Skilled Nursing 101: A Different Kind of Care
Skilled Nursing Facilities are a large part of the senior living industry yet are often ignored or misunderstood. This group of SNF leaders came together to debunk some myths and provide education on the importance of skilled nursing. The panel was comprised of, Tshane Bell, Director of Strategic Operations at Cascadia Healthcare, Mindy Cheek, Senior Vice President at Greystone Communities, Mandy Curtis, Senior Vice President of Health Services at Oakmont Management Group, Stephanie Parks, Chief Development Officer at Reliant Rehab, and Hank Watson, Chief Development Officer from American Health Partners.
Bell states that SNF differs from senior housing strongly due to the regulatory environment that they are in, the skilled realm is heavily regulated by CMS across the country. Before they were regulated, SNF didn’t necessarily have great outcomes, which is where many of the false perceptions about nursing homes came to be. “When I first got into skilled nursing over two decades ago, we were taking the residents that other senior living models are taking now, now skilled nursing has become more of that short term rehab, but the acuity we take is what hospital systems used to take.”
Watson adds, “Part of what the nursing home industry needs to own in a positive way is that about two-thirds of the people in our beds are not long-term care eligible, there are millions of people that need 24/7 nursing care, and we can provide that and do it for a lower cost. That is a really critical piece to be proud of and is unique to nursing homes.” Curtis brought up an important point, that “at some point, it’s important for other types of senior housing to be honest and say we cannot provide certain types of care that a skilled nursing facility is able to.”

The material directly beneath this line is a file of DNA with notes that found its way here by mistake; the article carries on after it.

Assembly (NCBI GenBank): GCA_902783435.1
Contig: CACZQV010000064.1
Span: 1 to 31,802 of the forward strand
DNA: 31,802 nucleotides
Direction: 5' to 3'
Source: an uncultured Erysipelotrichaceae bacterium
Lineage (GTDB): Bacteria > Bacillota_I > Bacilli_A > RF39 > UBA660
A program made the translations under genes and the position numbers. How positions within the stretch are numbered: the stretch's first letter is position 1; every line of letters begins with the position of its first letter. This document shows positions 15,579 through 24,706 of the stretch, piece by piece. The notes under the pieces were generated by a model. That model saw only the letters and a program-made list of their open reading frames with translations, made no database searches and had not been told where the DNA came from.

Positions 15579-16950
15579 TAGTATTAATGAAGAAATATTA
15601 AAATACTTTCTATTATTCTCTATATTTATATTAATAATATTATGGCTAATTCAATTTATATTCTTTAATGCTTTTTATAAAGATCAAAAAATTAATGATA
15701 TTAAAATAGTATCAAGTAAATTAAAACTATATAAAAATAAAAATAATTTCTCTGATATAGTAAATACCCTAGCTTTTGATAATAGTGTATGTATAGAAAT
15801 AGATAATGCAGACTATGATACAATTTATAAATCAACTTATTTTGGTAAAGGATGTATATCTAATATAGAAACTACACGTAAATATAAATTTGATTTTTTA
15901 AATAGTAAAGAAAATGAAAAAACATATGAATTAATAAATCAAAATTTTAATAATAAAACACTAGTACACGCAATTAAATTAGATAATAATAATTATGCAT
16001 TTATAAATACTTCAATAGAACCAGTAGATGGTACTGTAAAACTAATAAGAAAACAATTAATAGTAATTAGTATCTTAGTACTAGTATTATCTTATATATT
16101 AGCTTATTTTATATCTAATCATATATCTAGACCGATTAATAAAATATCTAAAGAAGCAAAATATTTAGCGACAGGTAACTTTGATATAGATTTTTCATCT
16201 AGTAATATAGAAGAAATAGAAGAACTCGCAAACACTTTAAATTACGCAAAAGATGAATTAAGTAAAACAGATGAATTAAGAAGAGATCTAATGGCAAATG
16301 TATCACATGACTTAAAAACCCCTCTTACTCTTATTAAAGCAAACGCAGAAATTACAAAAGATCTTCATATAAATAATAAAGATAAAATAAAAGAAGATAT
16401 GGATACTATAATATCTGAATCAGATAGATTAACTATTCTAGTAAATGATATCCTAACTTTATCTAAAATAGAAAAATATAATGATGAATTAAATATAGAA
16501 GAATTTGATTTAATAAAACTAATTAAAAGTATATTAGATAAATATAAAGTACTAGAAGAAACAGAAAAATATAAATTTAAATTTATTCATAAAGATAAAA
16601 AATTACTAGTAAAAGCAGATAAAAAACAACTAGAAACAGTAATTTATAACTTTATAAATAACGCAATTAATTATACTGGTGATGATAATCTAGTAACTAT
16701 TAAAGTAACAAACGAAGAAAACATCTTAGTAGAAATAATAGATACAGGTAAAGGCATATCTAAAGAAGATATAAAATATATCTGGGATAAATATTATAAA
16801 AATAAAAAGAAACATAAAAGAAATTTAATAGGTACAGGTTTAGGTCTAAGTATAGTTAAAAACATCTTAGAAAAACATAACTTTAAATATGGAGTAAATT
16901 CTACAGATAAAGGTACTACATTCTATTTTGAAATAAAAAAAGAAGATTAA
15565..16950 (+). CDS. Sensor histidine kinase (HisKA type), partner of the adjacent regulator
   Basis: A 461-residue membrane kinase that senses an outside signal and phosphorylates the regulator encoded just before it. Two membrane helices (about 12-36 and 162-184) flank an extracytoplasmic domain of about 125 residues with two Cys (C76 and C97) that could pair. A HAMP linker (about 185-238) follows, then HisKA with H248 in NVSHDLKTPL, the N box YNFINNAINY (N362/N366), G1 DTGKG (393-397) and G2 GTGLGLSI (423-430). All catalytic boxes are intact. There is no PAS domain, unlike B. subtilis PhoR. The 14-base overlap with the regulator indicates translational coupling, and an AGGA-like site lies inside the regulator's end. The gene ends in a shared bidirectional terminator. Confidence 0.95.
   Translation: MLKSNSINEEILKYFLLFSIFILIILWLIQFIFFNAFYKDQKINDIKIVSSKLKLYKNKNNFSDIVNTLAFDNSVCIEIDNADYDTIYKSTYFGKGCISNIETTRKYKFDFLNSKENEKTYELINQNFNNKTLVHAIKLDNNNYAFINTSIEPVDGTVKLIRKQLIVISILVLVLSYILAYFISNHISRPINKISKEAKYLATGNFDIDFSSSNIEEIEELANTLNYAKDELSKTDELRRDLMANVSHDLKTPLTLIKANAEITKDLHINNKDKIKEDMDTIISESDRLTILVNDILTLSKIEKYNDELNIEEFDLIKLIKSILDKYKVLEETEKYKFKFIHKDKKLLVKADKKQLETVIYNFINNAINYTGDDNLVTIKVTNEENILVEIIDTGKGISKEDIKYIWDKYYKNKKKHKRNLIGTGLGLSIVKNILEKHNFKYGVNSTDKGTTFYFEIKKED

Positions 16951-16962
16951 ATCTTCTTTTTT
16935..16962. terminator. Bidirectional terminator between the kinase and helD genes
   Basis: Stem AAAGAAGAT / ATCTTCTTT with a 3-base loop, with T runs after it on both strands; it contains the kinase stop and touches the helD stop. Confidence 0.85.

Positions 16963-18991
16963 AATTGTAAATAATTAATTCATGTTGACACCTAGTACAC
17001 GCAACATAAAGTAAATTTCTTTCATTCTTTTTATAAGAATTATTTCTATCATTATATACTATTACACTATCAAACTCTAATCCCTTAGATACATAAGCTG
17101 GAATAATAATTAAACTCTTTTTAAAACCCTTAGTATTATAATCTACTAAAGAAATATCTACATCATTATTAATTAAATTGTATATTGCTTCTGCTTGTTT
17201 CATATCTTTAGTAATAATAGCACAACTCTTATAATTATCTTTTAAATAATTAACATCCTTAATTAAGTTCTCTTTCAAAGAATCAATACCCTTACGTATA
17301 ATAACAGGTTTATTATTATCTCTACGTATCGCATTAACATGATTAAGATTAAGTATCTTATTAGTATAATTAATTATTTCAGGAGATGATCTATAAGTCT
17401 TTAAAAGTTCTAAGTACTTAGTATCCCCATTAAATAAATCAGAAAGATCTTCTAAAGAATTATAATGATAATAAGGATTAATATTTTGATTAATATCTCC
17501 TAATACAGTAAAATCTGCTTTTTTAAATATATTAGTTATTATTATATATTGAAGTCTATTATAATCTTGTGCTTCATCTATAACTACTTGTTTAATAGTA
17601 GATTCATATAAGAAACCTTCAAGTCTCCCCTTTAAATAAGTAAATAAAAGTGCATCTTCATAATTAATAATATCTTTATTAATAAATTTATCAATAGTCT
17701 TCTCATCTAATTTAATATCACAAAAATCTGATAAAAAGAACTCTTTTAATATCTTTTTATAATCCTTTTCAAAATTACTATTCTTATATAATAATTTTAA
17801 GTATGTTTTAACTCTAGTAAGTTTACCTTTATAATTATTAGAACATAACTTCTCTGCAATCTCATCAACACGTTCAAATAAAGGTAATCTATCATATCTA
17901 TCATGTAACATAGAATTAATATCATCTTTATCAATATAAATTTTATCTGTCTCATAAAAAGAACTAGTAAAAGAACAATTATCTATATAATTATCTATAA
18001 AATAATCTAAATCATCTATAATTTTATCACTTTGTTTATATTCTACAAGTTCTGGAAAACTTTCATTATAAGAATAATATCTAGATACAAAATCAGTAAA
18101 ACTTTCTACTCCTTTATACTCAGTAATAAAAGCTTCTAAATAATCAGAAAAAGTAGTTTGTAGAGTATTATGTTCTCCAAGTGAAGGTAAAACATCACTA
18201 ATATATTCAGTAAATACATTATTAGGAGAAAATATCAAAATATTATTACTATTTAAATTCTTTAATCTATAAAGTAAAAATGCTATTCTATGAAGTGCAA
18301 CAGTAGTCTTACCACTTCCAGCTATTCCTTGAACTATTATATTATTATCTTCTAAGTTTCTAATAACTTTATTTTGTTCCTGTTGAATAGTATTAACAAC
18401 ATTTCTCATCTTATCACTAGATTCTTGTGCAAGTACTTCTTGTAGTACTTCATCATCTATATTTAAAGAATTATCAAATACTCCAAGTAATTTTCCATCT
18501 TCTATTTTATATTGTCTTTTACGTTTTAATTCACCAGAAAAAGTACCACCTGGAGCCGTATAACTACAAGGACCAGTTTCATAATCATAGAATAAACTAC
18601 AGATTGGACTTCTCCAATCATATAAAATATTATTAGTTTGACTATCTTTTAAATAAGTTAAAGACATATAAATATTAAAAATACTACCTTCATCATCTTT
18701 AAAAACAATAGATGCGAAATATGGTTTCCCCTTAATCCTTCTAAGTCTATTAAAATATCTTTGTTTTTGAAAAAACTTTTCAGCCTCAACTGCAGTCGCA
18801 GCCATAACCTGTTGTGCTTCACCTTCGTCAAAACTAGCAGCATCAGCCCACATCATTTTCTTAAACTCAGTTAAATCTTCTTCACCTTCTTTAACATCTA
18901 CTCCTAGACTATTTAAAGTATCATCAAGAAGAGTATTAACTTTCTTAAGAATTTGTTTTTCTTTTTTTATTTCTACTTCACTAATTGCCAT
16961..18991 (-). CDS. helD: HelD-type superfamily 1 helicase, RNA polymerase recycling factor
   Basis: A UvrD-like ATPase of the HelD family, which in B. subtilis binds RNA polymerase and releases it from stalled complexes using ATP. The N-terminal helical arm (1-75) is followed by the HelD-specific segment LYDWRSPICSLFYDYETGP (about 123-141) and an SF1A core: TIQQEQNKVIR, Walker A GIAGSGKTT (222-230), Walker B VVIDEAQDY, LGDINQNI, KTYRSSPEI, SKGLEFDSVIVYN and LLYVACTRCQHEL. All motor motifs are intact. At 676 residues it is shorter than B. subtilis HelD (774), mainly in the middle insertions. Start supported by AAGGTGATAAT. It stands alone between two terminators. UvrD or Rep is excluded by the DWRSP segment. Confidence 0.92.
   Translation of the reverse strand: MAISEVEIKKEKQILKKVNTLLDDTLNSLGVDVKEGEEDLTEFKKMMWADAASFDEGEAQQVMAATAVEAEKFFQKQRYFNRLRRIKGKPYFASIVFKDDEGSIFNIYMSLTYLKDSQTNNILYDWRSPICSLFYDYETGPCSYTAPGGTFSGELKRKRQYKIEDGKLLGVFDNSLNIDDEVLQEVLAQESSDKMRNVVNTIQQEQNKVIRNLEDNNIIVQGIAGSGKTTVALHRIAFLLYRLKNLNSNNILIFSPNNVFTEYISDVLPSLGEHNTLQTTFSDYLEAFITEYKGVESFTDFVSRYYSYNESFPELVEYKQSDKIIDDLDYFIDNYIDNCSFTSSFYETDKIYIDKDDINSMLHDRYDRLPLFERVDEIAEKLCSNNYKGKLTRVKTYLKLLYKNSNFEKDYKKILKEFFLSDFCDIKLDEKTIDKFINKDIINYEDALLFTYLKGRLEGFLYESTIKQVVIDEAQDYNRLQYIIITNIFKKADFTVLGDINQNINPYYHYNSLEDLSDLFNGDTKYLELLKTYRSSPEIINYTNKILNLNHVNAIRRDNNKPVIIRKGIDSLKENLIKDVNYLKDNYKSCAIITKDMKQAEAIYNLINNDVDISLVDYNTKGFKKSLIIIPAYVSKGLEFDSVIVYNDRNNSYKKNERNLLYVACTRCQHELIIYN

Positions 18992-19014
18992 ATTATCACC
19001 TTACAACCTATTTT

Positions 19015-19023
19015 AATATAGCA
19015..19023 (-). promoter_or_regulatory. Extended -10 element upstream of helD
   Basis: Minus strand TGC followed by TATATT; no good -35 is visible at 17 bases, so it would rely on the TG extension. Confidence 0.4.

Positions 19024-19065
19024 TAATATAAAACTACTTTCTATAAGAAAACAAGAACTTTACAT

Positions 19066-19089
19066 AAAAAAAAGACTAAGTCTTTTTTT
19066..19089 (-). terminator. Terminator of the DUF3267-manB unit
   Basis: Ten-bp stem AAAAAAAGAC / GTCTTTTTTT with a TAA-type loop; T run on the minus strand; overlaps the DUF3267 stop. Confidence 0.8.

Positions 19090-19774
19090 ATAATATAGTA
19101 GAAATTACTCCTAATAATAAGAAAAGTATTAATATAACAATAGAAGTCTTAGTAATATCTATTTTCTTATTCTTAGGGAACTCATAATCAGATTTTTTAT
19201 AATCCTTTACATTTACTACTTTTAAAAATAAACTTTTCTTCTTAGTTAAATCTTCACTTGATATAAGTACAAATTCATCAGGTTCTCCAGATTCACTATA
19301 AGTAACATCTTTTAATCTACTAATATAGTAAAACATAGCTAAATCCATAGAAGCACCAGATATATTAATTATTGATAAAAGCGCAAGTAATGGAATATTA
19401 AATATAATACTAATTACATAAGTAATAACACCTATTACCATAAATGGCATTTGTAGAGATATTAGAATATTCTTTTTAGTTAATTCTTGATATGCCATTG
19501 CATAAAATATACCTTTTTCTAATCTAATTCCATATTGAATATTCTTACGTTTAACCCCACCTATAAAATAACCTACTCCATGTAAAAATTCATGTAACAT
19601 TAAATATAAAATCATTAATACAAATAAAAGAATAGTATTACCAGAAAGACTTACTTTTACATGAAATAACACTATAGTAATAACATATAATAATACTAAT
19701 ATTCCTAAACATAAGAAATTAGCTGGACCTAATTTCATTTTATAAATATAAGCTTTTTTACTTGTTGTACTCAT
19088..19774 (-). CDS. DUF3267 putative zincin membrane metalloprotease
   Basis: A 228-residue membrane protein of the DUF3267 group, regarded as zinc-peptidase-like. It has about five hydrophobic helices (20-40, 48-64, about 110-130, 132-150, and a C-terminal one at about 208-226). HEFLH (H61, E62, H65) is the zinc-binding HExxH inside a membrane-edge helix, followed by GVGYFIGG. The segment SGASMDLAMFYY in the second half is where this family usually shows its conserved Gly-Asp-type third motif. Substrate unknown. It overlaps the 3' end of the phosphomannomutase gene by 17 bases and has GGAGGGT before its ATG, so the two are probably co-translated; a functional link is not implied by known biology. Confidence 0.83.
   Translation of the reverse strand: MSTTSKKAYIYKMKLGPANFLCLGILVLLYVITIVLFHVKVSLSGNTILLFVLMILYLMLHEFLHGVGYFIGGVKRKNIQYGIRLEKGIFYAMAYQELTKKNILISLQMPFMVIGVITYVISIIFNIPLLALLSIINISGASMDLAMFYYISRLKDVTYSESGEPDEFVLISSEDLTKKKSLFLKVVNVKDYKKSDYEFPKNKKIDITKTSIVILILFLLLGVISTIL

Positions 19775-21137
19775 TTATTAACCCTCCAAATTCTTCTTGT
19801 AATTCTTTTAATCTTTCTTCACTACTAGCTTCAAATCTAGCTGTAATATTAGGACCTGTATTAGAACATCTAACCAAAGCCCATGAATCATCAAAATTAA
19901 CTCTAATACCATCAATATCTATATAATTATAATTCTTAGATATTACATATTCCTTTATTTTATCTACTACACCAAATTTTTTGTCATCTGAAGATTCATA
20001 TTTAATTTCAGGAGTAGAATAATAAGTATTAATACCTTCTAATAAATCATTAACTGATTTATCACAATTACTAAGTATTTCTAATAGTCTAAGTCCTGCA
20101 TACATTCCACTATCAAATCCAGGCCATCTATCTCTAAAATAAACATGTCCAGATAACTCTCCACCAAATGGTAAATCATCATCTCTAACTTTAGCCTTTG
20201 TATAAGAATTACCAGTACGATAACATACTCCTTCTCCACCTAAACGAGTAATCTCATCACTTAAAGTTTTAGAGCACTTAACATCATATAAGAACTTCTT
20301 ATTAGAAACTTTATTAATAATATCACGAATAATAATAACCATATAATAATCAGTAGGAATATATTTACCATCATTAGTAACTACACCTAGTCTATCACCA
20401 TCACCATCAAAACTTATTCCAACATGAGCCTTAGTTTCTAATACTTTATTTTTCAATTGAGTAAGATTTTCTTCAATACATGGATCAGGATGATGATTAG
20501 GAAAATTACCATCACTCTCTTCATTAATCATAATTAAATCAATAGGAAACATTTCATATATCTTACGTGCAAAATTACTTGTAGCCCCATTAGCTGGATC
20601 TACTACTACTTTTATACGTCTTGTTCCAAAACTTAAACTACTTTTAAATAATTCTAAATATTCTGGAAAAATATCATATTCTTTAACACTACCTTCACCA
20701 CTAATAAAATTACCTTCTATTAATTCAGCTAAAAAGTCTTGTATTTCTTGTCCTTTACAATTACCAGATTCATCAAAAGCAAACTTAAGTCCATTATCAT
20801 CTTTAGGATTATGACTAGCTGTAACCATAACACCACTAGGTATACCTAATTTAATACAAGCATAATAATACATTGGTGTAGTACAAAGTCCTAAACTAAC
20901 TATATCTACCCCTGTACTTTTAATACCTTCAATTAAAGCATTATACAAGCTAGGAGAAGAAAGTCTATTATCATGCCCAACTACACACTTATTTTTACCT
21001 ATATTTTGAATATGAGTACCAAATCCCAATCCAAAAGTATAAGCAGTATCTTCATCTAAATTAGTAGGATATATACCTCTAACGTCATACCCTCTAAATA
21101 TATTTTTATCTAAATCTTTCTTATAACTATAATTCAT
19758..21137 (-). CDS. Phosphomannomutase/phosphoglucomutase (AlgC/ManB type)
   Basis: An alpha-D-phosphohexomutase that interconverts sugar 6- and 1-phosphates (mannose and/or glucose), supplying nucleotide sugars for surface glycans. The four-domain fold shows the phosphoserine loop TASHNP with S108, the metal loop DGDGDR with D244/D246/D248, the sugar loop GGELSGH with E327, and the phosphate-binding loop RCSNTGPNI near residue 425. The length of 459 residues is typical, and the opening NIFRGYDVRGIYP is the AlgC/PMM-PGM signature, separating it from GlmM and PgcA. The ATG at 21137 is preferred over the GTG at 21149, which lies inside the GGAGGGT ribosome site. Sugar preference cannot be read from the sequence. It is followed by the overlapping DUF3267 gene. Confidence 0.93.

Parks and Curtis agree that one of their favorite parts of being in skilled nursing is being able to see the progression of residents as their needs change throughout their journey. Though skilled nursing has made tremendous strides over the last few decade, Cheek notes that “there is always an opportunity to improve the level of care we are providing.” And as these panelists engaged in their dialogue, it’s clear that change and raising the level of quality care is always in the forefront of their minds.
Parks believes there is a moment in time for SNF, and the idea that it is the last step for end-of-life care is not the case, so rewriting that narrative is important to assure that individuals who could benefit from skilled nursing aren’t discouraged. Watson offers a way to achieve this and encourages those in skilled nursing to “take ownership from a clinical perspective of your residents. As an industry, we must invest in the resources for our residents. We can set the model of care and take a leadership stance instead of being at the bottom of the food chain.”
All the panelists agree that quality outcomes are extremely important in skilled nursing, as Bell says, “this gives us the opportunity to show people who we are and what we are about.” To get people in the door, Cheek believes in the powers of testimonials and stresses the importance of using positive resident or family feedback to prove the fantastic role skilled nursing can have in an older adult’s life. “People are scared to make that move, but when they hear other positive experiences, it helps eliminate that fear.” Parks agrees with her fellow panelists, and she adds “it is the least expensive location to get the highest level of care.” Quality outcomes and the resident experience are the two most important things to advocate for and it is up to leaders within the industry to educate the public on the good of skilled nursing facilities.